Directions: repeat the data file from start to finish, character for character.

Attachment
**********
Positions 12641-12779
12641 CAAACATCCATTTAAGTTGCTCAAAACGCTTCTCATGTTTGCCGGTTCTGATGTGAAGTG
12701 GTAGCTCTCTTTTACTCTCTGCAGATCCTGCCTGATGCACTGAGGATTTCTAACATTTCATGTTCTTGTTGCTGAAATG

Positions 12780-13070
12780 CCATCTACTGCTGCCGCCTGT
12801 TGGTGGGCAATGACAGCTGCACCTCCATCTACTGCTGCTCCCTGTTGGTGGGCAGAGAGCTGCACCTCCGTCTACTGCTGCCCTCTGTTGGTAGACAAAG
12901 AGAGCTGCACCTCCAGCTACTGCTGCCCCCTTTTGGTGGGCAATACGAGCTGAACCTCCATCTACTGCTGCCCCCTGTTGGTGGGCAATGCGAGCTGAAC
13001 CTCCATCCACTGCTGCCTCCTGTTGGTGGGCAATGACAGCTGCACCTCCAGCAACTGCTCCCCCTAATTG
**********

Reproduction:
Positions 12641-12779
12641 CAAACATCCATTTAAGTTGCTCAAAACGCTTCTCATGTTTGCCGGTTCTGATGTGAAGTG
12701 GTAGCTCTCTTTTACTCTCTGCAGATCCTGCCTGATGCACTGAGGATTTCTAACATTTCATGTTCTTGTTGCTGAAATG

Positions 12780-13070
12780 CCATCTACTGCTGCCGCCTGT
12801 TGGTGGGCAATGACAGCTGCACCTCCATCTACTGCTGCTCCCTGTTGGTGGGCAGAGAGCTGCACCTCCGTCTACTGCTGCCCTCTGTTGGTAGACAAAG
12901 AGAGCTGCACCTCCAGCTACTGCTGCCCCCTTTTGGTGGGCAATACGAGCTGAACCTCCATCTACTGCTGCCCCCTGTTGGTGGGCAATGCGAGCTGAAC
13001 CTCCATCCACTGCTGCCTCCTGTTGGTGGGCAATGACAGCTGCACCTCCAGCAACTGCTCCCCCTAATTG